4 ways to tackle ocean trash besides Ocean Cleanup’s broken system
A controversial plan to capture trash in the Pacific isn’t panning out as planned
Cleaning up ocean pollution is no simple task, as an effort to fish plastic out of the Pacific Ocean is revealing.
In September, scientists launched a 600-meter-long boom meant to herd plastic debris from the great Pacific garbage patch into a net (SN Online: 9/7/18). The trash accumulation, which is twice the size of Texas, swirls in waters between California and Hawaii.
But some scientists worry the system, designed by a Dutch organization called Ocean Cleanup, could harm marine wildlife. Others aren’t convinced it will even work. Four months in, some of those concerns appear to be founded: Wind and currents have pushed trash into the rig, but the setup hasn’t kept the trash corralled as planned. Now part of the rig has broken off, and the device is being towed back to shore for repairs and design tweaks.
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Whether the system will eventually help remove garbage from the Pacific remains to be seen. But it’s not the only option for reducing how much plastic is dumped in the oceans — now at some 5 trillion pieces, per some estimates. Here are a few other approaches seeing success.
1. Meet Mr. Trash Wheel and friends
It’s easier to collect trash from rivers and streams than from the open ocean. Baltimore has deployed three giant waterwheels that trap river plastic before it flows into the harbor.
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The first installation, adorned with googly eyes and dubbed Mr. Trash Wheel, debuted in 2014, followed by Professor Trash Wheel in 2016 and Captain Trash Wheel in 2018. Collectively, the wheels so far have removed more than 680,000 kilograms of trash.
Mr. Trash Wheel wasn’t immediately successful, though, says Adam Lindquist, director of Baltimore’s Healthy Harbor Initiative. A waterwheel installed in 2008 didn’t work well. He suggests that the Ocean Cleanup group, in tweaking its device, could also see improvements — though clearing plastic from the ocean is certainly a bigger job than cleaning a river, he says.
2. Snag it on land
Collecting debris as it’s washed onto beaches is another way to tackle the plastic problem. “Lots of published papers show the ocean spits out trash really quickly,” says Marcus Eriksen, an environmental scientist and cofounder of the 5 Gyres Institute based in Los Angeles.
The U.S. National Oceanic and Atmospheric Administration’s Marine Debris Program, for example, has collected more than 450 tons of garbage from the Alaska shoreline since 2006.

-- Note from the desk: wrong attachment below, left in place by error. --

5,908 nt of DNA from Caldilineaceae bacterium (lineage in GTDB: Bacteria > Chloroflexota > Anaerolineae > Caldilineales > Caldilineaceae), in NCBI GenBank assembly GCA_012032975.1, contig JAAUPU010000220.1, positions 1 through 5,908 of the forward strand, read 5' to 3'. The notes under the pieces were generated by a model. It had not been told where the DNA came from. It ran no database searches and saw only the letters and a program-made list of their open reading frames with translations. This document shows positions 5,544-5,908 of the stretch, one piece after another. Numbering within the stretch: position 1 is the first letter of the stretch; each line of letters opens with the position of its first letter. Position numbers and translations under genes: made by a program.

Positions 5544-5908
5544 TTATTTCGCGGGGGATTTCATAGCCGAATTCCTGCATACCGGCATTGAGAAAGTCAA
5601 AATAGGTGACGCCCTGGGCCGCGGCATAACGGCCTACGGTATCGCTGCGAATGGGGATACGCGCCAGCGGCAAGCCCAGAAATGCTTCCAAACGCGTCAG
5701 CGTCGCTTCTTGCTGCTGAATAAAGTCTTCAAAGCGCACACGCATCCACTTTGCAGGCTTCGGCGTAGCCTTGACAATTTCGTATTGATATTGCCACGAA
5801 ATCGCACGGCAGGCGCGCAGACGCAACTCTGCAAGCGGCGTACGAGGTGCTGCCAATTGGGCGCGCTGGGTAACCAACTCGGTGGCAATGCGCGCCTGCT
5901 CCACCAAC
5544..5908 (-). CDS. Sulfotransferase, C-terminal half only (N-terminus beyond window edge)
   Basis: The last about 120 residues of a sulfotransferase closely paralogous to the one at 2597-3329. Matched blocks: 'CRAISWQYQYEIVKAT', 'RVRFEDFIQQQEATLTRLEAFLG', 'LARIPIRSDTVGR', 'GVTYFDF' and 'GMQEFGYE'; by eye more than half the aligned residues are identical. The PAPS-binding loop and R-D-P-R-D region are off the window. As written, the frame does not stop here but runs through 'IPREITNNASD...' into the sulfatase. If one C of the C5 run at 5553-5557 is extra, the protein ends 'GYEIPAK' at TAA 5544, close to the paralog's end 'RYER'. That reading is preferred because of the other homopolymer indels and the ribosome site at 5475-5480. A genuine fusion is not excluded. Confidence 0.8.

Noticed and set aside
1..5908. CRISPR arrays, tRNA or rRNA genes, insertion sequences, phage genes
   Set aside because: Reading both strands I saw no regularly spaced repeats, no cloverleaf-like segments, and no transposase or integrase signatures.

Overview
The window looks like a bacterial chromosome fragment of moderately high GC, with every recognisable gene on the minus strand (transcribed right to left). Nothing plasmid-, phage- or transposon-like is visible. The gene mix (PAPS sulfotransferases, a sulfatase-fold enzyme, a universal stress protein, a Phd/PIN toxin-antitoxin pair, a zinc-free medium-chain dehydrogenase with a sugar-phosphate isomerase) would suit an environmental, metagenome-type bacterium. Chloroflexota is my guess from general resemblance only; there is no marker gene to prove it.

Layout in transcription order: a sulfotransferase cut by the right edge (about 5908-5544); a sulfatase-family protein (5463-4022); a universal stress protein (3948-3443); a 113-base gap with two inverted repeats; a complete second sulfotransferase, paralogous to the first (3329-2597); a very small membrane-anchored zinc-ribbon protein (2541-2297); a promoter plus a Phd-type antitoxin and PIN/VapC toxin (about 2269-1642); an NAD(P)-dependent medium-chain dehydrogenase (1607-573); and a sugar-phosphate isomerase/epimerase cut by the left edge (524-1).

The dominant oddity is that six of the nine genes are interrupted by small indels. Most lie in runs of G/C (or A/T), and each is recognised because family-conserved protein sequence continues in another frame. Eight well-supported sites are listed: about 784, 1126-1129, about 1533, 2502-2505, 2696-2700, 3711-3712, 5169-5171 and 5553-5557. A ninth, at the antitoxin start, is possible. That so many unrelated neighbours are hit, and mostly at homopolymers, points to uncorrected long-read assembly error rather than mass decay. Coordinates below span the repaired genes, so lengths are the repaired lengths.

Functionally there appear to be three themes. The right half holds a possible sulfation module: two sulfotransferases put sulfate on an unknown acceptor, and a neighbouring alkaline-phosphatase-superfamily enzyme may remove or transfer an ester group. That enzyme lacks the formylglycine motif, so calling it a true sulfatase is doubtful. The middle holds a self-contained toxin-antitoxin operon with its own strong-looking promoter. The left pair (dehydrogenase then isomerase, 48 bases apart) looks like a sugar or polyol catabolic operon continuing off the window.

3. Rise of the bans
Using less plastic in the first place is the most straightforward way to cut down on ocean pollution. Many cities and 127 countries have imposed regulations on single-use plastic, such as grocery bags or plastic straws, according to a December report from the U.N. Environment Program.
These restrictions can make a difference. In 2010, thousands of volunteers collecting and tallying garbage along the California coast found that 7 percent of the trash consisted of plastic bags. In 2017, after multiple California cities imposed plastic bag bans or restrictions, the bags made up less than 2 percent of trash gathered.
Bans can also fight debris that the Ocean Cleanup’s system won’t snag — microplastics, tiny fragments that can harm the health of people and other animals. The United States banned microbeads in personal care products starting in 2017; the European Union has voted to enact a similar ban by 2020.
4. Rethink the cycle
Plastic can take decades or even centuries to break down, so some scientists are working on alternatives that are easier to recycle. For example, a type of recyclable plastic described in Science in 2018 can be broken down into component pieces and rebuilt again and again (SN: 5/26/18, p. 12). But if recyclable plastic ends up in a landfill or in the ocean, those special properties won’t matter.
“There’s a really big gap between what can be recycled in a perfect world, and what actually gets recycled,” says Miriam Goldstein, the director of ocean policy at the Center for American Progress, a research and lobbying organization in Washington, D.C. Bridging that gap isn’t as simple as telling people to use less plastic, she says. “You cannot opt out of single-use plastics in most of the country,” and lots of products are designed in ways that make them challenging to properly recycle.
That’s one reason why an approach called extended producer responsibility is gaining popularity — essentially, holding companies that make plastic products responsible for the cost of proper disposal. “If you’re going to make anything, you need to think of the recovery,” Eriksen says. Putting a financial burden on the producer provides an incentive for designing products that are easier to recycle or reuse. One example: using just one type of plastic instead of combining plastics that would then need to be separated for proper recycling.
The fishing industry also needs incentives to join in the cleanup, Eriksen says. Surveys of detritus that washes ashore suggest that a substantial portion is left by fishers. Giving them a financial reason to retrieve old nets and buoys could help keep our oceans clean.